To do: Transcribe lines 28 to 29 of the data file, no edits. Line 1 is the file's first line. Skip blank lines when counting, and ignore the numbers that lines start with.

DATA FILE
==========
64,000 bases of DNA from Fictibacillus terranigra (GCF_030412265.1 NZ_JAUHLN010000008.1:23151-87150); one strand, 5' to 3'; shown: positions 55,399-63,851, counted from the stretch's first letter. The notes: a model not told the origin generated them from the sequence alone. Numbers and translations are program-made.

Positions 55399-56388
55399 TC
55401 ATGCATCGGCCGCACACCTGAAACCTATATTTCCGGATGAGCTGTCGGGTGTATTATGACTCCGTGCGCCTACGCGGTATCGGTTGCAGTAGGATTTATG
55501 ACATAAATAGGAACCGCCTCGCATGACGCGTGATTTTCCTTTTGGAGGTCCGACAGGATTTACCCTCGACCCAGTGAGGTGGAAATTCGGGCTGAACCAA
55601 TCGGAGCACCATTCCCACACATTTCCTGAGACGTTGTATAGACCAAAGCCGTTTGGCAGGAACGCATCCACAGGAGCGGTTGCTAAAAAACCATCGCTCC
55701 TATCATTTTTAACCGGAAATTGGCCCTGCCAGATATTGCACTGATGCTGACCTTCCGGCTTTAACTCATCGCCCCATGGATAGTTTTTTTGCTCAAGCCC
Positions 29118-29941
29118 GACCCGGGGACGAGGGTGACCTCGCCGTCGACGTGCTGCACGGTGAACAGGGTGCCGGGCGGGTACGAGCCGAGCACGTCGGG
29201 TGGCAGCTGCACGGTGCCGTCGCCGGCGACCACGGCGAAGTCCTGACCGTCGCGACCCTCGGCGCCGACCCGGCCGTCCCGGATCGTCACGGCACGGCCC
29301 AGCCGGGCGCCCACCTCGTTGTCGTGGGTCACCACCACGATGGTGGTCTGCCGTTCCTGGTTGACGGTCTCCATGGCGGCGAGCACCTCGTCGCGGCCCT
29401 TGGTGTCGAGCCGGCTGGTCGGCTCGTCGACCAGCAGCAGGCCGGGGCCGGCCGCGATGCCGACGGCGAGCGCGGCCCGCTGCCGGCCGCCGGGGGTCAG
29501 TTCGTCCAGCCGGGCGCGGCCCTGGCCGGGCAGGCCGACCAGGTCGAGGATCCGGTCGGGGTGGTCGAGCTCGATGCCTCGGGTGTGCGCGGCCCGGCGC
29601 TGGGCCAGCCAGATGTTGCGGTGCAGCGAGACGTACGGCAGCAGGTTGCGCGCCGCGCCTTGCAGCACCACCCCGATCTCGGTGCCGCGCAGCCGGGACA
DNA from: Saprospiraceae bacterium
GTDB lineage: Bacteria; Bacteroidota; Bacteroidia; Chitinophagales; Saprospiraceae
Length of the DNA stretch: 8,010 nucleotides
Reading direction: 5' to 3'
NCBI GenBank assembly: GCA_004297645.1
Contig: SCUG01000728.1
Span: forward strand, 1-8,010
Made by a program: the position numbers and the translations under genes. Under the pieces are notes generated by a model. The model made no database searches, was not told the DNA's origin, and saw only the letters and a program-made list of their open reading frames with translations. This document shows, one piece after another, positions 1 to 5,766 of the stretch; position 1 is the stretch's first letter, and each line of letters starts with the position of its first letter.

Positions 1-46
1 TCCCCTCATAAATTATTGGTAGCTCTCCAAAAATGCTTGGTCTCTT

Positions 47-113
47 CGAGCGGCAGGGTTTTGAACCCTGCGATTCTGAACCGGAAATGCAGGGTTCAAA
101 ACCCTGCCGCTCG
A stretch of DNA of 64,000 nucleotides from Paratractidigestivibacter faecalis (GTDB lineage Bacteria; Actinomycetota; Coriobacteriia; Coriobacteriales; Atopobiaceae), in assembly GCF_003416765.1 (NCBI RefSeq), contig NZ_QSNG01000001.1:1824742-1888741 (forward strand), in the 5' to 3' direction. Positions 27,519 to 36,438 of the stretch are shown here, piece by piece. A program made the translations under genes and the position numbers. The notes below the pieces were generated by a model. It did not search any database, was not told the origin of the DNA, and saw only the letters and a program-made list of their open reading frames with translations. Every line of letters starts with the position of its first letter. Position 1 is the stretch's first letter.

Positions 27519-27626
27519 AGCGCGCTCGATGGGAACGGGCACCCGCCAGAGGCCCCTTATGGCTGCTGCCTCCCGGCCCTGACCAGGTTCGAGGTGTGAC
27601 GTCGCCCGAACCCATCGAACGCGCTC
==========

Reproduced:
A stretch of DNA of 64,000 nucleotides from Paratractidigestivibacter faecalis (GTDB lineage Bacteria; Actinomycetota; Coriobacteriia; Coriobacteriales; Atopobiaceae), in assembly GCF_003416765.1 (NCBI RefSeq), contig NZ_QSNG01000001.1:1824742-1888741 (forward strand), in the 5' to 3' direction. Positions 27,519 to 36,438 of the stretch are shown here, piece by piece. A program made the translations under genes and the position numbers. The notes below the pieces were generated by a model. It did not search any database, was not told the origin of the DNA, and saw only the letters and a program-made list of their open reading frames with translations. Every line of letters starts with the position of its first letter. Position 1 is the stretch's first letter.

Positions 27519-27626